GC: And when you had your, uh, oral presentations, you said you gave an interview and uh, you did something else, some kind of presentation.
FT: \\ Yeah. \\
GC: \\ Class \\ presentation? Do you remember any of the topics or any, \\ any kind of issues? \\
FT: \\ Yeah, I remember that \\ they, in the first class when we spoke in Spanish, they made the points about the topics, about the interview and about the oral presentation. The oral presentation they, you can speak about maybe your family, or about vacation or about the school, or about your friends, but what you have to do in that oral presentation is use all the vocabulary that we saw already in the class, and you have to speak for not less than 10 minutes in the front of the class.
GC: Wow.
FT: That was also pretty stress for everybody because you know, that was, and you had to way the correct grammar and the correct way to say all you saw in the class.
GC: Did the teacher give you feedback during your presentation or did he wait 'til after you were finished and tell you, your corrections?
FT: Exactly. He wait until you finish because she or he was writing down.
GC: \\ OK. \\
FT: \\ All \\ those mistakes that you did. But usually you don't make mistakes in that oral presentation because you had, I mean you are doing this in advantage.
GC: Oh, OK. So you \\ practice ( ). \\
FT: \\ So \\ you practice and you memorize pretty much what you are going to say. But the oral presentation you cannot copy from some book, you, that has to be from your inspiration.
GC: From, from memory.
FT: \\ Exactly. \\
GC: \\ That \\ has to be memorized.
FT: Oh, yeah.
GC: And uh.
FT: About the interview, the interview was in the end of the month, and this interview was oral, also. And she ask you things about, depends e-, exactly all this was about the class, and she ask you about everything in sentences and was more like this interview was just normal questions and but she take care a lot about the way, how you speak and how you say the things especial grammar. She takes, they take care a lot about the grammar.
GC: So you felt that the feedback you got from doing those oral presentations and the writing really helped you?, you were able to make corrections, and you felt that uh, they really did help you get better in learning to speak \\ English? \\
FT: \\ Yeah, \\ I think so because the way they teach was pretty different. They use a lot of tapes, like a movies and everything was in English, you cannot speak with the other students in Spanish you had to speak in English, and they also, they also give you some book, and some book that was for homework. Exactly like high school but their, in this situation you have also some tape. When they, they speak about everything in this book so you have the opportunity to read, and have the opportunity to listen. And was American people who made these tapes.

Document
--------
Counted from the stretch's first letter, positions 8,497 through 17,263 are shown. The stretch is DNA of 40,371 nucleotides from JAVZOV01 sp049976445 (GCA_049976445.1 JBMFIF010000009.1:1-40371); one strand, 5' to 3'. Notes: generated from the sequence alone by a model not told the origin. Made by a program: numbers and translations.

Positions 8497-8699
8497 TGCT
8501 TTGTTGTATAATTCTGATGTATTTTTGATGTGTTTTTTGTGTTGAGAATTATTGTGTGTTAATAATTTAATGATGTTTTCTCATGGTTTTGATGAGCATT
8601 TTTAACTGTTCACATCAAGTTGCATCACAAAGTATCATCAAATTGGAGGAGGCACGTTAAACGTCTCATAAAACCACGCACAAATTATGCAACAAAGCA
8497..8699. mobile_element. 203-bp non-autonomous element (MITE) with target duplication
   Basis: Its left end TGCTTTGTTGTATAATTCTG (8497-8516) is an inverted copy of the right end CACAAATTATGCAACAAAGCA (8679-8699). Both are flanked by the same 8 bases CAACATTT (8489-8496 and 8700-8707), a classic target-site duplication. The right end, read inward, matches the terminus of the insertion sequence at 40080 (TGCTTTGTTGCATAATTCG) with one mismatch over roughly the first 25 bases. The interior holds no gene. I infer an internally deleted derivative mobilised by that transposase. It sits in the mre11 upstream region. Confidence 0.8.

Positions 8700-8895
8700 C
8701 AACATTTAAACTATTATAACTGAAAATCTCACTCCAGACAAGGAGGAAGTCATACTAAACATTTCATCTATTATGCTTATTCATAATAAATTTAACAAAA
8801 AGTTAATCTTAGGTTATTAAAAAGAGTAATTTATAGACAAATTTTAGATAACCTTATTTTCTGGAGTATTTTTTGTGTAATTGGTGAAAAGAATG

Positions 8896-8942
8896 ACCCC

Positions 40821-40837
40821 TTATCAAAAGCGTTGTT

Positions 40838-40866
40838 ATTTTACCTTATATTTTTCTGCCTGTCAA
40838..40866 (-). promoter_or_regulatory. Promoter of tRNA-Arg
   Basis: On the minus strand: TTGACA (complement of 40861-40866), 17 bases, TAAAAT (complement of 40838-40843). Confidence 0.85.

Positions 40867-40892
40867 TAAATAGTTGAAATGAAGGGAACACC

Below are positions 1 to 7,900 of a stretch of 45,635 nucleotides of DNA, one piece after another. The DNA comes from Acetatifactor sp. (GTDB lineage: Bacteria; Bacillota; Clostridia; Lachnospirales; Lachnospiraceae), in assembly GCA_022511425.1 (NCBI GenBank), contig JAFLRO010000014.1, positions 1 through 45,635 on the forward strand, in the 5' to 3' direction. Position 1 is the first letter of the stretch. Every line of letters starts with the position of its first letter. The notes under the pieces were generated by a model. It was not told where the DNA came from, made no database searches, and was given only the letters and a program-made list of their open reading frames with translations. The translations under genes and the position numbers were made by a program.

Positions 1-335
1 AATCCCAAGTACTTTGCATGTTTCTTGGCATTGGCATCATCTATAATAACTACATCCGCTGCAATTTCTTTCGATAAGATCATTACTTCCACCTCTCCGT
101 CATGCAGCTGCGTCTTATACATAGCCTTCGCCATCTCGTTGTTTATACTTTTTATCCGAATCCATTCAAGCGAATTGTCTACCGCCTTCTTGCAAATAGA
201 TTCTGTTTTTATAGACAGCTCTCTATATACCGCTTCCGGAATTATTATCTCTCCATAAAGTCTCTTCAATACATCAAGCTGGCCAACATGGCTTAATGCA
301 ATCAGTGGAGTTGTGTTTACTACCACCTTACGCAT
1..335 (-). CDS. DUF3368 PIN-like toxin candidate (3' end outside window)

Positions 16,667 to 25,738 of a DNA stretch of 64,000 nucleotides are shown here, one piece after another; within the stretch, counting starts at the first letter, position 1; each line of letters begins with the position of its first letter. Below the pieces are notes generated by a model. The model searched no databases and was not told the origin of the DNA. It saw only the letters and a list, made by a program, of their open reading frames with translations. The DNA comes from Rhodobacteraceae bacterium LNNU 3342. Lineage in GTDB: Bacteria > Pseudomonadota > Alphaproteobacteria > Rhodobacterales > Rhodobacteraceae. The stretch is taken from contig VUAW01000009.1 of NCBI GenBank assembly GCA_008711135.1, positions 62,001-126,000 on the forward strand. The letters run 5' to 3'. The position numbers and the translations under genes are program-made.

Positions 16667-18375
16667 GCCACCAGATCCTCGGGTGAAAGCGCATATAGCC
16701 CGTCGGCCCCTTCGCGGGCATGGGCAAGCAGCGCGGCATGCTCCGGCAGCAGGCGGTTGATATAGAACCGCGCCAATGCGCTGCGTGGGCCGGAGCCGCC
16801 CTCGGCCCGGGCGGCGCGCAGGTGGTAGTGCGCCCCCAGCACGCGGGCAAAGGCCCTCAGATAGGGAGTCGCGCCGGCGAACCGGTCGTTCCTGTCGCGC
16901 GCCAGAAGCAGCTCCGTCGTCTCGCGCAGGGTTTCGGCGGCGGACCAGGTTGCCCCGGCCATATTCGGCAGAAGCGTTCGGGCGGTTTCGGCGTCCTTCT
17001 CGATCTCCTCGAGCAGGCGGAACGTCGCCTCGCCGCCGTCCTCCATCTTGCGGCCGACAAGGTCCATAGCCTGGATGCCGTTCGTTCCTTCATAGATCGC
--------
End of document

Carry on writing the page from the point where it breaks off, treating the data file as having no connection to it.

GC: Oh.
FT: With some good pronunciation.
GC: Oh, OK. Well, you've given a lot of good information here Felipe and I, I appreciate it, and my classmates appreciate it. Uh, did you feel at, at the end of this, one thing I guess just asking, after you took that last class, did you feel like you were ready to come to the United States.
FT: \\ [Laughs] \\
GC: \\ And, \\ and could be comfortable interacting with whoever you needed to speak with?
FT: Well that's funny because, that's what I thought in Colombia, you know, I thought that I was ready to speak and ready to do just normal things here in, in America. But the real situation is when you come here, and you going to speak and people don't understand what you are saying, because your pronunciation or your accent is absolutely strange and difficult. So what I used to do, what I used to do first when I came here was to spell the people what I what I wanted to say. Because I said the word or I said something, and I knew what I was saying but people didn't understand, so, I guess the more difficult thing when you speak English in, in, in the country in, in another country is about the pronunciation, and is about the accent, more than grammar and more than whatever thing.
GC: So.
FT: And, and also is pretty difficult, eh, to get accustom to listen in English and try to understand, because you know one thing and people, I guess when they are learning some other language, they are always try to translate, you know. What, what is this in Spanish? Oh, I have to answer this but they first think in Spanish and they translate to English.
GC: Uh-huh.
FT: And that is a, is a big process. And the way when you really speak and is easy, is when you think in English and when you get accustom to listen English and to answer in English, but never think in Spanish.
GC: Well, it seems like you've gotten to that level now. You've, uh.
FT: \\ [Laughs] \\
GC: \\ I \\ appreciate all the help you've given to this interview, and uh, and, and thanks again for your time today.
FT: Oh, you're welcome.